|Greg Land Cover||Jenny Frison Cover|
|Covers by Greg Land and Jenny Frison ship in 50/50 split.|
After the Twilight of the Gods, the world is precariously uncertain - and Xena and Gabrielle have been missing from it for twenty-five years. Even without Livia, the power of Rome is growing: Caesar is determined to conquer by lies what he can't conquer by force, and the people at its edges know what's coming. (All roads lead to Rome, and Rome is hunting.)
Xena and Gabrielle scramble to stop him before they have to wage war against a man they once called a friend. But along the way, Xena will have to confront her past against a rogue band of women warriors, and Gabrielle, whose secret visions are becoming prophecy, will have to protect Xena - at any cost.
Dynamite Entertainment's Keith Davidson sat down for a chat with Genevieve Valentine about Xena: Warrior Princess #1 (FEB161353)!
Keith Davidsen: Xena: Warrior Princess #1 marks a return to adventure for the cult favorite character. What do you see as the essential components that make up a good Xena story?
Genevieve Valentine: One of the things I love so much about Xena is how many different essential components there are to choose from! It was a show that understood the full range of its adventures, and knew exactly how to set off comedy with drama, or play in a sandbox of mythology and alternate history. But one of my favorite things about Xena has always been that no matter how alternate that history got, or how goofy the comedy, there was a sense of weight and substance from the characters at its center that we could come back to. Aphrodite is amazing comic relief, but her soft spot for Gabrielle gives her dimension; Xena's fight scenes are epic, but we see enough of her past to understand the hard lessons that have gotten her here — as skilled as she is, fighting for the things she fights for now. I think that sense of "anything goes" that still never outstrips the characters is really at the heart of any Xena story.
Keith Davidsen: The dynamic between the Warrior Princess and her trusty companion Gabrielle remains one of the most beloved aspects of the franchise. What are your thoughts on those characters, how they relate with one another in the setting of the new series?
Genevieve Valentine: I think they're totally necessary for one another at this point in their lives, both as characters and in terms of storytelling. We see so much of Xena's past that her arc is essentially a parabola — from the thrill of her wild days to the lowest point of her sense of self, and that long climb back. Obviously, Gabrielle is a huge part of why her life takes the shape it takes after they meet. And though Gabrielle meets Xena a lot earlier in her own journey, we see her go through the gauntlet repeatedly, and change in ways that sometimes surprise her. Of course, so much of why they work together is that Xena's reticence and cynicism is balanced by Gabrielle's compassion, but it isn't just blind optimism — it's that compassion is a choice she makes over and over, and Xena recognizes that in a way that matters. And where we pick up from the show canon, they've been through so much that we have all that history to draw on; they both have intelligence and will within disparate personalities that have by now made room for one another, and it really makes them a great pair to write for.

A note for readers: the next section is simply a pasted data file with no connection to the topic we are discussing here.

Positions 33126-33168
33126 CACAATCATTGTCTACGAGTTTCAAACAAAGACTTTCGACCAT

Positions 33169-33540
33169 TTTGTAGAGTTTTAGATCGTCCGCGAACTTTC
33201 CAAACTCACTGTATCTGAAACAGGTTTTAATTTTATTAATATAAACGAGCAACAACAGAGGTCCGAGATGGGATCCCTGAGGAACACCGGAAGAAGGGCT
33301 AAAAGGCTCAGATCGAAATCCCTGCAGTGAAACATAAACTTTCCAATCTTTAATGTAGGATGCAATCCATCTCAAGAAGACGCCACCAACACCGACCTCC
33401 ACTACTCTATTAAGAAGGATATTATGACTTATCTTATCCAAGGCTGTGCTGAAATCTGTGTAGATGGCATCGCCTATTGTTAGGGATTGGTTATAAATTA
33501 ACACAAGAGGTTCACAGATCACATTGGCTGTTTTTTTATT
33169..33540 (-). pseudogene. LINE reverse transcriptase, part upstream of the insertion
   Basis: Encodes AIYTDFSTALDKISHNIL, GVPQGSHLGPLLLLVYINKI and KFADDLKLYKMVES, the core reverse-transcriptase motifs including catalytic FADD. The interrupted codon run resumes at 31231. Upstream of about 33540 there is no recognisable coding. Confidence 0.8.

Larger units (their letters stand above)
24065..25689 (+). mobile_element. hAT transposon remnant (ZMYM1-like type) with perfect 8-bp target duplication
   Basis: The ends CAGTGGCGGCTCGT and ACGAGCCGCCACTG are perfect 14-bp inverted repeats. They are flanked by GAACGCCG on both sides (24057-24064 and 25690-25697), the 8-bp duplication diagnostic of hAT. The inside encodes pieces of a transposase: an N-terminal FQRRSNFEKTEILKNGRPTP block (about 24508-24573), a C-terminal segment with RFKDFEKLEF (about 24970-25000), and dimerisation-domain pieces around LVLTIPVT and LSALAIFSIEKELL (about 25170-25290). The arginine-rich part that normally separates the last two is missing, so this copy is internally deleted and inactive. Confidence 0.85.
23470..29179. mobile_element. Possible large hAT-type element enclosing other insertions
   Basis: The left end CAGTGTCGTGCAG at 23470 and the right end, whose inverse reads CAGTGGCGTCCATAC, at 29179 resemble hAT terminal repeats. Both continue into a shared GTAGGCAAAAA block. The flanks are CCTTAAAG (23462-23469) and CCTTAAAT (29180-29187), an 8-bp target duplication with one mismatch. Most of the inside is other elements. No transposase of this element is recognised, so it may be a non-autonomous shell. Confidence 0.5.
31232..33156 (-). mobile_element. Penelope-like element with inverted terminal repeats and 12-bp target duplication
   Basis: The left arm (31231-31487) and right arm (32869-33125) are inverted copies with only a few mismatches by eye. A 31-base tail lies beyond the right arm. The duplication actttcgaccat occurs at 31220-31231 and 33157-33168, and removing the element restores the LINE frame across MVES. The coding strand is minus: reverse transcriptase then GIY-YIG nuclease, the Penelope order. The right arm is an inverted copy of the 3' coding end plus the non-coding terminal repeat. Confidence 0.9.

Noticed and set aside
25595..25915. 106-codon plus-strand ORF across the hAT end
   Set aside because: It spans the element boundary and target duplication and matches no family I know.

Keith Davidsen: The latest Xena adventure takes place in the historical setting of Caesar's Roman Empire. What inspired that time period and place, and how does that setting complement or challenge our heroines?
Genevieve Valentine: I think some of Xena's best storytelling has been the things that cost them, and the show always made great use of both the gods and the Caesars in that way; power corrupts no matter how long you're going to live. But there's also that sense that Xena was more comfortable in the realm of the singular battle than in dealing with the ways large groups of people give in to power; it was actually easier to fight the gods than it was to outmaneuver Julius Caesar. And that weight of the characters' history is so present after Gabrielle and Xena deal with young Octavius and then meet him after being gone a lifetime and seeing that, sure enough, he's as fallible as any other Caesar when it comes to the lure of power. The wake of this very eventful return to the timeline felt like a great place to explore some of the chaos of this Empire.
Keith Davidsen: Without giving too much away, what can you tell us about the enemy (or enemies) that Xena will face?
Genevieve Valentine: Xena and Gabrielle will definitely realize early that Rome's power is going to be a major force in this new world — becoming an Empire is a messy business, and it's a beast with a thousand heads. But Gabrielle's visions have also returned, which force her to decide how much of the future to share with Xena, while Xena will be coming face-to-face with some warriors from her past — and though she's been gone twenty-five years, not all of them have forgiven or forgotten. (They also have to sneak into a casino, but the biggest enemy there is the décor.)
Keith Davidsen: Xena has such a fiercely loyal fan base. How does that affect your approach to storytelling? Would you consider it both a blessing and a burden?
Genevieve Valentine: I think anything that's made such an impact on audiences comes with a certain awareness; you know you're telling a story with characters who mean a lot to people. And inevitably, different aspects of the story will appeal differently — we all have our favorite beats. But from all I've seen from Xena fans online, it's a passionate group of people who love both the goofiness and the fearlessness of what makes the show so special, and I'm really excited to be exploring these characters and their world, from murderous political propaganda to heartbreak to undercover casino capers — because it's Xena, and you can!